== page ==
Why Music Can Be Therapeutic

Music is unique, there’s no doubt about that. Not everybody likes sport. Not everybody likes cooking. Not everybody likes Christmas. Yet, everybody has a favorite song. Whether it’s R&B or smooth rock from the 70s, we also all have a genre. For those really into their music, their tastes lie across several genres.

If you’ve had a bad day and then felt better after listening to your favorite artist, you’ve experienced the therapeutic value that music can bring. For those interested in what happens to the mind and body, there’s actually science behind the magic. Let’s take a look!

Brain Activity

Firstly, the biggest change when listening to music comes in brain activity. When music has a strong beat in particular, brainwaves are encouraged to resonate with the beat (in sync). When we listen to a faster beat, research suggests that this can lead to more alert thinking and improved concentration. Meanwhile, we get into a meditative state when listening to music with a slower beat.

As we listen to more and more music and our brainwave activity varies, some scientists believe this teaches the brain to change speeds whenever required. Even once the music has stopped, the brain will react, and this impacts our long-term state of mind.

State of Mind

While on this topic, there’s no denying music’s ability at helping those who suffer from anxiety and/or depression. Not only do we listen to the music as it rises and falls, we find meaning in the lyrics of our top artists. If you think about your favorite songs right now, some will be in the list because of their beat and melody, and others will be included for their lyrics.

Either way, we find a new state of mind and sometimes a place of peace in the hectic world around us. Rather than letting stress, anxiety, and depression take hold, we can encourage optimism and creativity through music.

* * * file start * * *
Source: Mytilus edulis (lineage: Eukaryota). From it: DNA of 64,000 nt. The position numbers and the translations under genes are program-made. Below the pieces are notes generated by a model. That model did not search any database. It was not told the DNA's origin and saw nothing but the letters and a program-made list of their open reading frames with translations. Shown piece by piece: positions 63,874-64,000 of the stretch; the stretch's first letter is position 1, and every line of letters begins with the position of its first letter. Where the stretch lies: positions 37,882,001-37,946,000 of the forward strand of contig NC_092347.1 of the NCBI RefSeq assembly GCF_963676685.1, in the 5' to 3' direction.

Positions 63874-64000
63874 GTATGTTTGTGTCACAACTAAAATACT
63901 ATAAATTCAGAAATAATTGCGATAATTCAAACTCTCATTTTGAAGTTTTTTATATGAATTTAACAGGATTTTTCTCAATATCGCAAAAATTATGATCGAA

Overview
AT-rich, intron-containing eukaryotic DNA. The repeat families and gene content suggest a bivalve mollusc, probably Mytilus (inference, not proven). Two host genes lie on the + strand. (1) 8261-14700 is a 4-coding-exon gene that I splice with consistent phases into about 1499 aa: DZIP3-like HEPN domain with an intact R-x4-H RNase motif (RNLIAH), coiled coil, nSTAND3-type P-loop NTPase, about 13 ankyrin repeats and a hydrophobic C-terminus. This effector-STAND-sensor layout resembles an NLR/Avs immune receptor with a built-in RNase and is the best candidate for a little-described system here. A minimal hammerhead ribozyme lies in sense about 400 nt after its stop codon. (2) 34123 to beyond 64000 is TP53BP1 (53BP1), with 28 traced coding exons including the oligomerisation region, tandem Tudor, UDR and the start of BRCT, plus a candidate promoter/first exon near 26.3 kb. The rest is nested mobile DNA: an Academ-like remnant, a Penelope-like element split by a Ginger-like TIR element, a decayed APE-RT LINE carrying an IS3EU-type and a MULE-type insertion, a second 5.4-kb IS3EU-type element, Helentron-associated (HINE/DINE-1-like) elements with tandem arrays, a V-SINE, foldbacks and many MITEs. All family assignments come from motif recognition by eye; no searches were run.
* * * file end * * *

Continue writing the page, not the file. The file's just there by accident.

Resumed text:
Heart Rate and Breathing

We’ve spoken about the mind and the brain, but what happens on a more physical level? Well, the change in brainwaves can also lead to alterations in the autonomic nervous system; in other words, the system that looks after heart rate, breathing, and other functions. When listening to music, the heart rate can slow, alongside breathing, while the relaxation response activates.

Other Potential Benefits

Although these are the three main benefits, some research also points to music helping with blood pressure. In an ever-stressful world, blood pressure and heart-related concerns are only becoming more prominent. By lowering blood pressure through music, we can also reduce muscle tension, the risk of stroke, and even improve immunity.


With all of these benefits in mind, it’s perhaps not surprising to hear that music therapy has been developed to help those suffering under the weight of stress and anxiety. With the physical and mental benefits, music leads to improved health as well as the initial relaxation.

If you don’t already (most of us do!), we highly recommend adding music into your daily routine. For some, it will be listening to the radio while getting ready for work in the morning. For others, it will be sitting down with a relaxing playlist after a long day at work. Whichever you choose, it can provide the stress relief and solitude we need in a busy world!